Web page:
With ethanol producers continuing to struggle and fuel demand sliding during the COVID-19 pandemic, biofuels producers and Midwest lawmakers have been waiting for a lifeline.
The EPA has surpassed the deadline by one month to release proposed 2021 renewable volume obligations in the Renewable Fuel Standard, an important market driver for biofuels.
And while congressional leaders continue to hammer out details on a new round of COVID-19 stimulus that may include relief for ethanol producers this time, President Donald Trump was in west Texas on Wednesday touting the oil industry on a fundraising stop.
The Senate version of pandemic relief gives USDA discretion to make direct payments totaling $20 billion to agriculture including “agricultural processors.” The language is broad and would leave it up to USDA to determine who would qualify for aid.
“It isn’t clear how or whether ethanol producers would benefit from the inclusion of ‘agricultural processors’ in the Senate bill’s agriculture relief provisions,” Renewable Fuels Association Chief Executive Officer Geoff Cooper told DTN.
Cooper said final legislation needs to include specific direction on how the money is spent.
“What is clear is that USDA is seeking unambiguous direction from Congress with regard to distributing assistance for ethanol producers,” he said.
“It is vitally important that the final package includes — as the HEROES Act did — an explicit provision specifically for renewable fuels. There is still time to make sure that happens.”
As of July 24, there were 44 plants running at a reduced rate and 33 were fully idled, including 20 alone since March 1. RFA states 127 out of 204 ethanol plants are running at full capacity.
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At the peak of the COVID-19 crisis in late April, more than 52% of ethanol capacity was idled and only 46 plants were running at full capacity, with 78 completely idled.
“With ethanol producers struggling to recover from coronavirus-related market disruptions, it is imperative that any new aid package include specific emergency relief for the renewable fuels industry,” Cooper said.
“Ethanol plants across the country have seen their markets totally destroyed by the pandemic, and many are hanging on by their fingernails.”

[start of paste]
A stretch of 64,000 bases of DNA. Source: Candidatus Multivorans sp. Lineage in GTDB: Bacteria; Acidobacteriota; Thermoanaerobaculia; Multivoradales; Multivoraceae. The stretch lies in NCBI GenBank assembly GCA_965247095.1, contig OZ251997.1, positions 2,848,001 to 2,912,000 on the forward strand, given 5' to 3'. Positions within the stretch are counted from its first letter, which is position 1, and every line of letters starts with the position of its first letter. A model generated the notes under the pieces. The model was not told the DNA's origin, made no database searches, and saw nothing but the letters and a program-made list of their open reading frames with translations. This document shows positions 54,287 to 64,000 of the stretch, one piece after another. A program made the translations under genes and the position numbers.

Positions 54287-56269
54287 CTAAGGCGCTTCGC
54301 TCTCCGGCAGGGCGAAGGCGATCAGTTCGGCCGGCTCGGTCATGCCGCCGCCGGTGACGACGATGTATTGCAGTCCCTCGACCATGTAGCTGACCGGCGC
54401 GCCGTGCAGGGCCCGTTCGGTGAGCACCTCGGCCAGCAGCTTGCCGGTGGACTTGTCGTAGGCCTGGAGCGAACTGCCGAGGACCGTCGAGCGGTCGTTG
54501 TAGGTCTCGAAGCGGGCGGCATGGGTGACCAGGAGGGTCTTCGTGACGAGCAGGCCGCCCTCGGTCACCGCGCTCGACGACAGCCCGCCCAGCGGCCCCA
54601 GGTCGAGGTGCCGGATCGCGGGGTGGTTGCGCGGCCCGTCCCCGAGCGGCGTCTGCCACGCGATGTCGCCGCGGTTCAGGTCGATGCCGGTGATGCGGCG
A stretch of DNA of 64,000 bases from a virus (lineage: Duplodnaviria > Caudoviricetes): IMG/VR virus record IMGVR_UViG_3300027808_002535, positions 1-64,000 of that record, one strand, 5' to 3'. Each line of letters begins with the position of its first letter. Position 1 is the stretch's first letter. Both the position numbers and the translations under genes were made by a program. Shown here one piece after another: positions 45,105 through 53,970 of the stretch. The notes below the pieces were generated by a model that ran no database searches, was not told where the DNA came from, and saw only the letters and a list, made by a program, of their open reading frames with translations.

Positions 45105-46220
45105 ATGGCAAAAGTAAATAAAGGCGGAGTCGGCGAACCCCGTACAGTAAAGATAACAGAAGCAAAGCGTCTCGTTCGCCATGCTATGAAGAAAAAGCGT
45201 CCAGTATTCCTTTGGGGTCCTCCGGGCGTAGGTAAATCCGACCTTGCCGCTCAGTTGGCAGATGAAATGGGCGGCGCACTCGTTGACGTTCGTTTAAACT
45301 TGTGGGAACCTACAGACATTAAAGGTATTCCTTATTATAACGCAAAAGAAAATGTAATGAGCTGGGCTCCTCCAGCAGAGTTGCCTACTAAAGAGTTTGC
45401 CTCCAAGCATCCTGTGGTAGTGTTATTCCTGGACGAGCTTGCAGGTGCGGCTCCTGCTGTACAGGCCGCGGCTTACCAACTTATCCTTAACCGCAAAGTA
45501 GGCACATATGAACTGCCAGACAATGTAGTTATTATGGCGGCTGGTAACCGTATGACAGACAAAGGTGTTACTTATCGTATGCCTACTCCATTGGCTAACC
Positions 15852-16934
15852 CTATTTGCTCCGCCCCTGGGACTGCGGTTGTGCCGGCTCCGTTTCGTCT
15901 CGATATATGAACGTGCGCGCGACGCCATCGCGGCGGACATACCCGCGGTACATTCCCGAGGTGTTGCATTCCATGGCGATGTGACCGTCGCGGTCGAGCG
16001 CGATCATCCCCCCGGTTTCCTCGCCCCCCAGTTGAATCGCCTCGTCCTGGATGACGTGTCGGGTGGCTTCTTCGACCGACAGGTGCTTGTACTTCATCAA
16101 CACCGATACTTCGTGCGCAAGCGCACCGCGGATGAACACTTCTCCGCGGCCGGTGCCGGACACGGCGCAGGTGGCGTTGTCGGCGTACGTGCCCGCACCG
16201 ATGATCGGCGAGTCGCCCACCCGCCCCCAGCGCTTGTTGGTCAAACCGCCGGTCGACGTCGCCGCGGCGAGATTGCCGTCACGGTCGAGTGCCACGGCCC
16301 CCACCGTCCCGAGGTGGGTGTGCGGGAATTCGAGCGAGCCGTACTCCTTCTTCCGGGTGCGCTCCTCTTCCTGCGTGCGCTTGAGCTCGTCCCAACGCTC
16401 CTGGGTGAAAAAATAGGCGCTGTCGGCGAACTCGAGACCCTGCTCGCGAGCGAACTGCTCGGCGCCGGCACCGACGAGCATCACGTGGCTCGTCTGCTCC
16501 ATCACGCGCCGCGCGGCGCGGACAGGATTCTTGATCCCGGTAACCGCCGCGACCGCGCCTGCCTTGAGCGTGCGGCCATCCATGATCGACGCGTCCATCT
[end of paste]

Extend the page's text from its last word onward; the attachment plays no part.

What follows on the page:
The House-passed HEROES Act would establish the Renewable Fuel Reimbursement Program. It would provide a 45-cent per-gallon payment for feedstock purchases made by biofuels producers from Jan. 1, 2020, through May 1, 2020.
RVO DEADLINE MISSED
EPA also has missed the June 30, 2020, deadline for issuing an RVO proposal for 2021. EPA is still trying to figure out how to follow a court ruling from last January.
The U.S. Court of Appeals for the 10th Circuit in Denver ruled EPA didn’t have the authority to issue small-refinery exemption (SRE) extensions to three companies that were not originally granted waivers in 2017 and 2018.
The EPA has pending 86 total requests for SREs, including 58 requests for retroactive exemptions for 2011 to 2018.
The refining companies in the case have until Sept. 6 to file an appeal to the Supreme Court, after the Trump administration decided not to file an appeal and the full 10th Circuit denied a refiner request for a hearing before the full circuit.
EPA did not respond to DTN’s request for information on the timing of an RVO proposal’s release.
“EPA’s handling of SREs moving forward is completely intertwined with the annual RVO rules and EPA hasn’t made its mind up yet on what it will do with SREs and the 10th Circuit decision,” Cooper said.
“We think this is the reason for the delay. They apparently want to wait to see if the refiners will appeal the 10th Circuit decision to the Supreme Court and then wait to see whether the court will review the decision. So, it could be well after the election before we see the 2021 RVO rule.”
Todd Neeley can be reached at email@example.com
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